[quote]Lets talk about hardware. 2 new prototypes are here now. 2 very different prototypes. Let me talk about the first. This one is a single processor UMA1.5 based system. Wait, thats not entirely true. I would call it a UMA1.7 machine. The reason I say this is because it is using a very large controller we dubbed Pangea2. It is a memory controller, PCI-X controller, firewire controller, Gb Ethernet controller, USB controller, boot ROM, audio, ATA/100 and AGP-Pro controller all on one die. Bus speed to the processor card is 266MHz. The Pangea2 chip is very close to the processor module. Motherboard is 33% smaller than the Digital Audio G4. It has 3 DIMM slots that take PC133 RAM. One note is that both IDE ports are ATA/100 now. Also the AGP slot is now Pro, with standard power out. The processor on this system is a Motorola 7450 runing at 933MHz. This system came equipped with a GeForce2MX card. Airport is still on a PC-card type card, but in a different position. The system is running MacOS X 10.0.2.
The second system has been called The Old Man. But it is anything but old. It contains the very same Pangea2 chip that the first system has. But instead of SDR-SDRAM, there are 3 PC2100 DDR-SDRAM slots. The rest of the motherboard is the same except that the graphics card is a GeForce3. Power supply on both machines look like a standard ATX power supply. The 2 processors on these machines are running at 800MHz each. This system is also running MacOS X 10.0.2.
More information will come as I get better acquainted with both of these machines.<hr></blockquote>
May 22: [quote]We have not been working on any new machines lately. All our testing and prototyping has been done on present machines bought from Apple (mostly 533MHz and 733MHz models). There is no timeline on when new machines will arrive. But they will come. Final hardware is very close now, if not in a couple weeks then soon after that. From meetings last week, it is my understanding that the feature set of Apple's summer machines are set and there should be product this summer. This only covers the professional line as I have no access to any of the consumer models here.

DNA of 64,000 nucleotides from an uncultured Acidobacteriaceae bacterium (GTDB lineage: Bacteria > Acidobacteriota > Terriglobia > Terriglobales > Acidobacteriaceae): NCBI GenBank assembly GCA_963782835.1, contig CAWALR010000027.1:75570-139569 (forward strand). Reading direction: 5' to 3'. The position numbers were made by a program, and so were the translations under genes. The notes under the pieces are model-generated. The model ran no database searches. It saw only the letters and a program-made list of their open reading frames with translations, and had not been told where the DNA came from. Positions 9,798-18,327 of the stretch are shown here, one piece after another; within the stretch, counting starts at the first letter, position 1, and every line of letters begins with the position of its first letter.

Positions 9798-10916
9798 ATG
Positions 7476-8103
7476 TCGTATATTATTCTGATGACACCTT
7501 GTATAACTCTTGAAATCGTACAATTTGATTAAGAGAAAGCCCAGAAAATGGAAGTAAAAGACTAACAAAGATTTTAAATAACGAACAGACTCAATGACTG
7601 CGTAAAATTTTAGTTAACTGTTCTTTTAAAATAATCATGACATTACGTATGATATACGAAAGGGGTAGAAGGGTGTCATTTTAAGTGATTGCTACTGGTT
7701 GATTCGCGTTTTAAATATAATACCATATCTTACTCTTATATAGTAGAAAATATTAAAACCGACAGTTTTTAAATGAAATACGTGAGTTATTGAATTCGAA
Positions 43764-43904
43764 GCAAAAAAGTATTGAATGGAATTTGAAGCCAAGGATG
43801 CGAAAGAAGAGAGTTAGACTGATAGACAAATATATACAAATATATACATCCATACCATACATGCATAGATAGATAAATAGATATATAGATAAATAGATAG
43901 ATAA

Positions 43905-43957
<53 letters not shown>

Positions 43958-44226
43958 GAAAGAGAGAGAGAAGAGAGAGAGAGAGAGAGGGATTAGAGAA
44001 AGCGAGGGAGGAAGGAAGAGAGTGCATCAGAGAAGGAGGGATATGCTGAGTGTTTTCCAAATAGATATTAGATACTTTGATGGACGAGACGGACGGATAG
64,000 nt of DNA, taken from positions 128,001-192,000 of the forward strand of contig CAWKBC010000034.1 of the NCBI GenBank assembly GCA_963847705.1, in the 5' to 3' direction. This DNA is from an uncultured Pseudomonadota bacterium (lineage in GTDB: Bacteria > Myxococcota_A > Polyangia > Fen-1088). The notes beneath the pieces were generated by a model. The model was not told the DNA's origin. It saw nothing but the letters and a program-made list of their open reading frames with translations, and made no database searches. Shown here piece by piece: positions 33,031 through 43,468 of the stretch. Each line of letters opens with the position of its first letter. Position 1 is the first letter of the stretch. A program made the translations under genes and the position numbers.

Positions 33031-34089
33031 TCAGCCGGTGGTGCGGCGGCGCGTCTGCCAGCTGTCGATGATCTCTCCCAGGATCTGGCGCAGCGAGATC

The standard feature set should include, a highly integrated controller (AGP, PCI, peripheral, memory, network and firewire) , dual channel DDR SDRAM memory running at 133MHz or 266MHz double-pumped, AGP4X (not Pro, Apple will continue to use their own power for AGP), PCI-X (4 slots running at 133MHz and 64bit) Airport slot for 54Mbit device, ATA/100, processors will be the 7440 for lower end and the 7450 for higher end, various dual processor configurations but they may be restricted to BTO, 667-1000MHz speeds, 800 and 933MHz speeds may be skipped this time and may reappear later on in the year (or early next year) as part of a speed bump, maximum RAM will be increased to 4GB, IEEE1394b will debut at 1600Mbit speeds, modem is optional, NVIDIA Graphics will be featured on all retail configurations except for server hardware, which will continue to feature ATI chipsets (most likely Rage128), and finally optical drives I am unsure. I assume they will continue with CDRW on the low end and possibly DVD/CDRW combination drives, like I've seen from Toshiba.
And finally, there will be a new case, but that is still being worked on. I was told yesterday morning that the case we had was an unlikely design, and I don't think Apple is pursuing anything like that now. To have this machine ship, they will probably have a redesigned version of El Capitan with improved drive bays. It was said that the outer shell will closely resemble El Capitan with out the protruding handle on top and more stable (wider) legs on the bottom and still retain the easy open side door. Also the 5.25 drive bays are higher on the case to make room for a second full sized drive bay. This should also mark the end to the two-tone design that resembles an ice cream sandwich. All the lines and surface area should flow into each other. I can't wait to see one up close.
This is all for now. I will try and keep in touch, but until then, good bye.<hr></blockquote>
Sorry for the long post, but I thought it would be interesting to see some of Dorsal's old posts again.